My brother, who’s the founder of this company, was traveling from Hyderabad to Bangalore in February 2018. I lost him in a bus accident. And that was life changing for me because his own vision was to impact 1 billion people. I wanted to leave everything and just do something that continued what my brother was working on. I ran the company since then.
A lot of instances during college inspired me to do something innovative with technology-driven solutions which can help mankind. But, my whole inspiration was my brother. I lost my brother, and then I stepped in as the CEO.
How will winning a prize in the Cisco Global Problem Solver Challenge help you advance your business? Do you know what you will use the prize money for specifically?
Gautham: It’s like a dream come true.
So right now, we’re a startup. I have to sacrifice a lot of things to just work on the company and not do anything else for the next few years.
With this Cisco support we will work with hundreds and thousands of hospitals in India by deploying our devices and working with NGOs and stakeholders, government, and increasing our team. Mostly it’s for scaling up the solution across India and eventually globally. I think responsible hiring is very important, so…calibrate the master plan to do that. For example, increase the number of biomedical engineers we have on staff.
How has the global pandemic impacted your work?
Gautham: You wouldn’t believe if I say this, but when Biodesign Innovation Labs started in 2017, we always knew that whatever we develop it has to help in times of crisis. That was the whole point of the product, so we kept that in mind and eventually it helped when the outbreak happened.
The real inspiration was one of our mentors on the board of advisors, Dr. Anoop from Stanford University. He’s a pediatrician. February and March 2020 there were [Covid-19] cases in China and people were getting in a panic in India. Dr. Anoop called me and said, ‘You’ve been working all these years, and this is why you’ve been working, you have to step up and you have to start supplying the hospitals.’ Sometimes you don’t really trust that you can do it. Someone trusts you to do it. And that’s when you think that, okay, they trust us to do it. So, we have to do it. And then there was no looking back.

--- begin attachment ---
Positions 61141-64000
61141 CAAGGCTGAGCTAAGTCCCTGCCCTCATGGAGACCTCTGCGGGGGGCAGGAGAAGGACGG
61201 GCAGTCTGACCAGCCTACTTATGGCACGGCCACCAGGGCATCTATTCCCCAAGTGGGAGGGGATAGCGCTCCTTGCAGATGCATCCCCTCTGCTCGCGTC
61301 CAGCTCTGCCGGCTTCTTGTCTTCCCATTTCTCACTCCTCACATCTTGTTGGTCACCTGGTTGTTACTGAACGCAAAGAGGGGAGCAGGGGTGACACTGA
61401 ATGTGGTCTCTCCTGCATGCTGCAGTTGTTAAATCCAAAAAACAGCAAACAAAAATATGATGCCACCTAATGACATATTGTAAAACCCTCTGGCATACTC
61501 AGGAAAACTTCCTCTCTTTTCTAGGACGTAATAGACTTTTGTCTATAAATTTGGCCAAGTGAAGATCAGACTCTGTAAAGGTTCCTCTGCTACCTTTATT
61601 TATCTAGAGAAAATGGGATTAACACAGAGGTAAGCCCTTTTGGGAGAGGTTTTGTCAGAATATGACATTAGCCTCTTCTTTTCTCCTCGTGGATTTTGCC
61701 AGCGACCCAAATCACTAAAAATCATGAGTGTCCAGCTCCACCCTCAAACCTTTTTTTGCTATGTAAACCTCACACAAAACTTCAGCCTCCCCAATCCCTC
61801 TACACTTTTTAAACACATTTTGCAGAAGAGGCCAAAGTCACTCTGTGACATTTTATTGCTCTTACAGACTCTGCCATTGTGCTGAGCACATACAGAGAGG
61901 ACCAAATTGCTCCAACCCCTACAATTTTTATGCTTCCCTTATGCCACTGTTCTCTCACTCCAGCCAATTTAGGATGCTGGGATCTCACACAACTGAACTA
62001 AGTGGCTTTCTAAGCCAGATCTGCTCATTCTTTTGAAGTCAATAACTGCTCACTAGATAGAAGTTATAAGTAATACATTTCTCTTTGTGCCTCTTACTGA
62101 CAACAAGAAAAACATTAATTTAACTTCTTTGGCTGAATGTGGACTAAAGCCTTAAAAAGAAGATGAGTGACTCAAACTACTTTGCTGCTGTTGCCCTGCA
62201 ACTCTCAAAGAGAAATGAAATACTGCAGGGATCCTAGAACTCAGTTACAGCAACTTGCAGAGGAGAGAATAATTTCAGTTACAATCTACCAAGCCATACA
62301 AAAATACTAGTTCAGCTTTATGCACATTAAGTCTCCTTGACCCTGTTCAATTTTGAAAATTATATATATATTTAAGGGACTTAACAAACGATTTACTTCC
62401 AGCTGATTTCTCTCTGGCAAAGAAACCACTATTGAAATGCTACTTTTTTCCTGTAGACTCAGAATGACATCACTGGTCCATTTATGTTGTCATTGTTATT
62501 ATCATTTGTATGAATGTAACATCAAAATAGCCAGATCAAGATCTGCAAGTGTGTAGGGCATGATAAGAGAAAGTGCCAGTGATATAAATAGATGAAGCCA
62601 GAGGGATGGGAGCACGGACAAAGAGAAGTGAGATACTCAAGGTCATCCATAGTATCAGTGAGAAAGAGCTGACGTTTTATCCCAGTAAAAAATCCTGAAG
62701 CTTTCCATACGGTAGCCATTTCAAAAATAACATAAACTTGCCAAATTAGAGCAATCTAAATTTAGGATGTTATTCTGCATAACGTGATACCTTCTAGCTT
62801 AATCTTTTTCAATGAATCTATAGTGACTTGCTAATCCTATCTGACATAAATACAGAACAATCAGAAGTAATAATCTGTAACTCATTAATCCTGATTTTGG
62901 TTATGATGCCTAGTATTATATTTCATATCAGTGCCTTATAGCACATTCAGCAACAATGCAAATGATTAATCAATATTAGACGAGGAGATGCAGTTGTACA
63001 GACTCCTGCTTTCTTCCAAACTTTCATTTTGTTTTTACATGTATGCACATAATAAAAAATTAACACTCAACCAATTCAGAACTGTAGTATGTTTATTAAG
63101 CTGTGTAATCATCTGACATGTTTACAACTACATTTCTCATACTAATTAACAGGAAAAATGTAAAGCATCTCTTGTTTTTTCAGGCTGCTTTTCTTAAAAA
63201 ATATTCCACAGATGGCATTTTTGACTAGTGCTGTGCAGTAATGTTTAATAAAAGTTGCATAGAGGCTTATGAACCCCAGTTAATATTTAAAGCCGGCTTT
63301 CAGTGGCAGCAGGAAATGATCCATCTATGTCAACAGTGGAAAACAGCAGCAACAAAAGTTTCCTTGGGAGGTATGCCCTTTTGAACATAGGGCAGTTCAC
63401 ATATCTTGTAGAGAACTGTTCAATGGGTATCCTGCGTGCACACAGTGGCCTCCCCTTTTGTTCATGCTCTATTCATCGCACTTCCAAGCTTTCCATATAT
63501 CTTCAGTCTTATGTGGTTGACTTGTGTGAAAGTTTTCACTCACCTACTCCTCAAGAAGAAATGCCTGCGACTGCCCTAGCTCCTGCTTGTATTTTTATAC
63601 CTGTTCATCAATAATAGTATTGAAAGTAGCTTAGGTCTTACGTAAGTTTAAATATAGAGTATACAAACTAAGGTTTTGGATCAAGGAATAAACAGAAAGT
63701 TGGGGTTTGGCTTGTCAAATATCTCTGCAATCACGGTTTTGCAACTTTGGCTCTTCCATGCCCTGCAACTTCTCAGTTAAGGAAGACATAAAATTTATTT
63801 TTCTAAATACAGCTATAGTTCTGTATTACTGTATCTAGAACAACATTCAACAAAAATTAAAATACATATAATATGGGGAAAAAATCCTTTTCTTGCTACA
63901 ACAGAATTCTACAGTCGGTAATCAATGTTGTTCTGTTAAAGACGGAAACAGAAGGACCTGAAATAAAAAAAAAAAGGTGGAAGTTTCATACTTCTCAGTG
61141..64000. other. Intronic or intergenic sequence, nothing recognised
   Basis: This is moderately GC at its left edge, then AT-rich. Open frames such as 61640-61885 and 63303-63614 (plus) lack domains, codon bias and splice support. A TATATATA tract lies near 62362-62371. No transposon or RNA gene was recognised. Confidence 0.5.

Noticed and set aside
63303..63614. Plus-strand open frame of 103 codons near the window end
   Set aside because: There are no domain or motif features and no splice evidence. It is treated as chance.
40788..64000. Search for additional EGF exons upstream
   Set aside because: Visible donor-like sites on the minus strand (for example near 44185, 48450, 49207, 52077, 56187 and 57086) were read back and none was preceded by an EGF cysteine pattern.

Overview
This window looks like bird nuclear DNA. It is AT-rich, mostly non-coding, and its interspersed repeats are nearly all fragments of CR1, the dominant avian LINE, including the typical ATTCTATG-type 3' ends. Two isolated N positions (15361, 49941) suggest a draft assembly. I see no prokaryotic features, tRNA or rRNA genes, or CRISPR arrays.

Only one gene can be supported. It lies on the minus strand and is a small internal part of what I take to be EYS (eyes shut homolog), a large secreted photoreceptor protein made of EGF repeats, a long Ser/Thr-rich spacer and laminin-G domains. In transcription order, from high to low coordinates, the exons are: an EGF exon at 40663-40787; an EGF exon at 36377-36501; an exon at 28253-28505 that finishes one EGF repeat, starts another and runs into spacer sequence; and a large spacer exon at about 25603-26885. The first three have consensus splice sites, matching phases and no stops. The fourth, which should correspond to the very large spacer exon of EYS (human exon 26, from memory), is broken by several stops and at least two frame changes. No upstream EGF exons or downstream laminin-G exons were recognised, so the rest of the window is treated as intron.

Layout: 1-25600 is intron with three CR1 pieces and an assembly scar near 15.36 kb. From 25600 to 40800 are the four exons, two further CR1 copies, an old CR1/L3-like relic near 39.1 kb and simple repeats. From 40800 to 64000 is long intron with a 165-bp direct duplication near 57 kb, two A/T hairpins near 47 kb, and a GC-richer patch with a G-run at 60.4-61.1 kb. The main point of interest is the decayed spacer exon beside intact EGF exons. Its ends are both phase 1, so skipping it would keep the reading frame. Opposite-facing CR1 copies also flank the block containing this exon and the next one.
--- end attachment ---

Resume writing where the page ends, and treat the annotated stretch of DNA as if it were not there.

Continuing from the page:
Why did you decide to start your own social enterprise versus going to work for a company?
Gautham: Before I graduated, I got a research internship specifically working with my brother’s then startup to do a little bit of clinical immersion, visiting hospitals, speaking with a lot of doctors, trying to identify problems, things like that. That was back in 2013. This gave me some perspective.
Biodesign Innovation Labs was primarily started because we were again doing a clinical immersion for solving problems at rural hospitals in developing countries, a Massachusetts General Hospital initiative for hackathons and innovation. So, we were a part of this innovation program and then went on to identify these problems. And then we were passionate about solving this problem.
I came back from Boston and I started this company along with my brother and we were very passionate about saving lives and building solutions.
What advice do you have for other social entrepreneurs?
Gautham: When you do something you are passionate about, the outcome will result in good things. So, try to figure out what you want to do and go 100 percent for it. There’s no looking back when you give 100 percent of it. Follow your passion. Do good. Be good.